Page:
Article 40 of UN Declaration on the Rights of Indigenous Peoples, adopted by the UN General Assembly in its resolution 61/295 of 13 September 2007, points that indigenous peoples have the right to access to and prompt decision through just and fair procedures for the resolution of conflicts and disputes with states or other parties, as well as to effective remedies for all infringements of their individual and collective rights. Such a decision shall give due consideration to the customs, traditions, rules and legal systems of the indigenous peoples concerned and international human rights [34]. Today according to official speeches of central and local authorities, Russia refuses to recognize indigenous statute for Crimean Tatars and refuses to support the provisions of the Declaration; Ukraine, as it were mentioned before, recognized legal role of the Declaration and indigenous statute for Crimean Tatars by Resolution № 1140-VII of March 20, 2014.

UN Expert Mechanism points that this Declaration is an instrument for achieving justice and is an important foundational framework for the realization of the rights of indigenous peoples [2]. Its implementation can support the attainment of access to justice for indigenous peoples; so implementation of Declaration by Ukraine and searching ways for adoption Declaration by Russia will help the indigenous peoples in Crimea to realize own right on justice.

ILO Convention № 169 (1989) Concerning Indigenous and Tribal Peoples in Independent Countries, foresees the right of such peoples to have access to legal proceedings for the protection of their human rights (art. 12) and to retain their own customs and institutions (art. 8). The Convention further requires that adequate procedures be established to resolve land claims (art. 14) [35]. Despite of some proposition of Ukrainian politics to look possibility of ratification Convention № 169 today there is no real perspective of its ratification neither by Ukraine nor by Russia.

We must analyze key provisions of Expert Mechanism's study on the access to justice in the promotion and protection of the rights of indigenous peoples (30 July 2013, A/HRC/24/50) [2].

Study A/HRC/24/50points in article 5 that in conformity with the right to self-determination, indigenous peoples must have access to justice externally, from states, and internally, through indigenous customary and traditional systems; indigenous peoples must have access to justice both individually and collectively [2] (Russia now do not give possibility to collective access for indigenous peoples in Crimea).

Article 6 of Study A/HRC/24/50 points that particular dimension of access to justice relates to overcoming long-standing historical injustices and discrimination, including in relation to colonization and dispossession of indigenous peoples’ lands, territories and resources; injustices of the past that remain unremedied constitute a continuing affront to the dignity of the group. In a case with indigenous peoples in Crimea we see that processes of injustices and discrimination, including in relation to colonization and dispossession of indigenous peoples’ lands, territories and resources [2] in Crimea are not the history, but a modern reality. It is hard to wait from local Crimean authorities open, transparent and free access for justice for Crimean Tatars in such situation.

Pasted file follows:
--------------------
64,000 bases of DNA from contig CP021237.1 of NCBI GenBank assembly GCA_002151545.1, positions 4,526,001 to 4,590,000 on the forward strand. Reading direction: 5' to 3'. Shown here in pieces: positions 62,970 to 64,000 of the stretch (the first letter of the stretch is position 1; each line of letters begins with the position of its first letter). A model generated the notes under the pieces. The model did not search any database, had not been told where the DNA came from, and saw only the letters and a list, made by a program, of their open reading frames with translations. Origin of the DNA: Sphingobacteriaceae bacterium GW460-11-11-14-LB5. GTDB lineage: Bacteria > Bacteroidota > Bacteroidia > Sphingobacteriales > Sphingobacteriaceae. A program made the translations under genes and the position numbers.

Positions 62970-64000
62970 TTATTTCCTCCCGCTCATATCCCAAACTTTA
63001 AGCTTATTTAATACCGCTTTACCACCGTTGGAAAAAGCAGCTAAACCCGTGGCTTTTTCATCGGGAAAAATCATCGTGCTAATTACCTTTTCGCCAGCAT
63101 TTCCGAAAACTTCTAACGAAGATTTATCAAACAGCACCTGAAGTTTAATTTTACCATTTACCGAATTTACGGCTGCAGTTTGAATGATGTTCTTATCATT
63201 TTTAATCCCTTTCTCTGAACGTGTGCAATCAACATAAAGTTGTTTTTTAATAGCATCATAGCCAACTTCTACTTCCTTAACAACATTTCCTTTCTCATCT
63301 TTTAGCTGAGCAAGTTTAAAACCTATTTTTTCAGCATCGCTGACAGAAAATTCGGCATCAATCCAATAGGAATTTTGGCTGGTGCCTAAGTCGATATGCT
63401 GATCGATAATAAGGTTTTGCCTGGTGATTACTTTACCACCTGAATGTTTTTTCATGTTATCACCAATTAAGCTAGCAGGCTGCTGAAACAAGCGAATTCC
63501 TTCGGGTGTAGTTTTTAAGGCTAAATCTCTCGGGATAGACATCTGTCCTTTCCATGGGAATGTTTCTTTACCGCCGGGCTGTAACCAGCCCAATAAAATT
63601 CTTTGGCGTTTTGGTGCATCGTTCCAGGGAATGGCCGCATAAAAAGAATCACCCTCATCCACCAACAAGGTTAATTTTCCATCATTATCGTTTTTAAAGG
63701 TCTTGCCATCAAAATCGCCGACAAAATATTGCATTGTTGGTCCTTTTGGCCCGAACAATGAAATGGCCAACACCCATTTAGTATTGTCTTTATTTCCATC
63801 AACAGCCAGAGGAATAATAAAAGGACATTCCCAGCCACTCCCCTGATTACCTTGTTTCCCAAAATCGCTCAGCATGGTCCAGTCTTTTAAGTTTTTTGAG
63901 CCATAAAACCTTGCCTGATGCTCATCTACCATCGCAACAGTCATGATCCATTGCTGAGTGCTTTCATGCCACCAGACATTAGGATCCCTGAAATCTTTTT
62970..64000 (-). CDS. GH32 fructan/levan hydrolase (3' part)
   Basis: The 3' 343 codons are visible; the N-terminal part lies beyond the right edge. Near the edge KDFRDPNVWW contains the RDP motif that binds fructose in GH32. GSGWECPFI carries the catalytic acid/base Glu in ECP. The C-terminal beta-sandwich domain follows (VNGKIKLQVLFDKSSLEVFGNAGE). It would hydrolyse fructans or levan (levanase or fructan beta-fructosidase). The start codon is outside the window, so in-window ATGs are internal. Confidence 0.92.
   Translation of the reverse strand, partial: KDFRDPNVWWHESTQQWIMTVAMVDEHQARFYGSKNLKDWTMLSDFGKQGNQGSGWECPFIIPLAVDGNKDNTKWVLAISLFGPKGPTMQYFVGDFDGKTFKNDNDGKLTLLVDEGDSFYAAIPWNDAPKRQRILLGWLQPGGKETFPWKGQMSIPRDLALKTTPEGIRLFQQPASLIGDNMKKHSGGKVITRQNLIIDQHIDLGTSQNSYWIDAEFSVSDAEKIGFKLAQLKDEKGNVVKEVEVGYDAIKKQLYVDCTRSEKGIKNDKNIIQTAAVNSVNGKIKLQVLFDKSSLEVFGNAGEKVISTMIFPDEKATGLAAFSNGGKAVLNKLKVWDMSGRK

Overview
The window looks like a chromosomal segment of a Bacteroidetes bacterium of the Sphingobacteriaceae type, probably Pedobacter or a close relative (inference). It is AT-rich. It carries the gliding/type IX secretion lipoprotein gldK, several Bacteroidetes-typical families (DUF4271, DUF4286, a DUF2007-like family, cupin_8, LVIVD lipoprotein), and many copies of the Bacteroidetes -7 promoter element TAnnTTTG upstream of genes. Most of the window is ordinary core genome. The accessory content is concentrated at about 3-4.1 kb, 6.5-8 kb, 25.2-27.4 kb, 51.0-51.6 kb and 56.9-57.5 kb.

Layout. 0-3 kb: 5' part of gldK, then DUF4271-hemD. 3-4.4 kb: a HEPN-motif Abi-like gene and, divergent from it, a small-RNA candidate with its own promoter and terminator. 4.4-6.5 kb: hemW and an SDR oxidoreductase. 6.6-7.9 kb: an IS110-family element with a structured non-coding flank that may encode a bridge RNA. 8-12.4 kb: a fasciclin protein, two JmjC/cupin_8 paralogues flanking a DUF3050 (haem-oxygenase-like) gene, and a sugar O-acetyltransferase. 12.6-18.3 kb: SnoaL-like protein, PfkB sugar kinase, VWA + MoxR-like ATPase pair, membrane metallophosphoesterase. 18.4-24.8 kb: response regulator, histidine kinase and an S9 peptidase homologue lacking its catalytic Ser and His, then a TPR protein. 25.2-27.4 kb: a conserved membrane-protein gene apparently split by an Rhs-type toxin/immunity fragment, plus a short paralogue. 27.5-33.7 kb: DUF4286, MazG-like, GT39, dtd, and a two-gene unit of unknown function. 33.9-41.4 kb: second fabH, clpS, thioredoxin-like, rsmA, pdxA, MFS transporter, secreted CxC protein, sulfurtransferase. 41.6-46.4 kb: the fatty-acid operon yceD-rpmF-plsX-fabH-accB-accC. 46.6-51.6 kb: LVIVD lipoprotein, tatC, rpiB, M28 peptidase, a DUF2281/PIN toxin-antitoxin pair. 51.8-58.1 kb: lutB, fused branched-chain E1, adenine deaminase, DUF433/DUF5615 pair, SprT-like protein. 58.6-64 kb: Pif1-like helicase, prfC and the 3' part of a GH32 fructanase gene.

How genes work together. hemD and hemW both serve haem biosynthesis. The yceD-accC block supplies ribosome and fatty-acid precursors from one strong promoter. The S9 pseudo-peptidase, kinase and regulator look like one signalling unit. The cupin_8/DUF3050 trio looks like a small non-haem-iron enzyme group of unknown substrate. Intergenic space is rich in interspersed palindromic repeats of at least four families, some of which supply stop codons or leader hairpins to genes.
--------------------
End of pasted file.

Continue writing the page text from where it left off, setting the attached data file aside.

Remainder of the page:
Study A/HRC/24/50 also emphases the duty of providing the access to international mechanisms of justice for the indigenous peoples [2]. As both Russia and Ukraine recognized the competence of UN Human Rights Committee, of UN Committee on the Elimination of Racial Discrimination and of European Court for Human Rights, we may expect appeals from representatives of indigenous peoples to those bodies, with certain coherent grounds as on Ukrainian, so on Russian national legal process cases. At the same time neither RF nor Ukraine are not parts of Optional Protocol to the Covenant on Economic, Social and Culture Rights so indigenous peoples in Crimea have no possibility to appeal to the UN Committee on Economic, Social and Cultural Rights.

In article 22 of its Study A/HRC/24/50 Expert Mechanism is aware of long-standing complaints from indigenous peoples that they lack standing to bring complaints relating to loss of sovereignty and self-determination under international law or to enforce treaties between indigenous peoples and states, for example standing as states before the International Court of Justice [2]. Such complaints now may be given by representative bodies of Crimean Tatars to the European Court for Human Rights but the results of such proceeding likely will not be implemented by RF.

Articles 24, 32 of Study A/HRC/24/50 point that the pre-emptory norm of non-discrimination, a fundamental pillar of international human rights law, requires that indigenous peoples have access to justice on an equal basis to the general population; that at the national and regional levels, strategic litigation, education, outreach and advocacy can help to expand access to justice and protections for the rights of indigenous peoples [2]. The biggest problem for realization of those provisions is in absence of local layers and advocates qualified in Russian legislation in Crimea.

Article 42 of Study A/HRC/24/50 points that where indigenous peoples are victims of crimes, in some cases, the response is inadequate, including as a result of insufficient state support for appropriate policing or where there is a lack of impartiality on the part of law enforcement agencies; access to justice can be blocked where law enforcement is not available or its officers fail to act appropriately, including by not recording complaints or undertaking genuine investigations [2].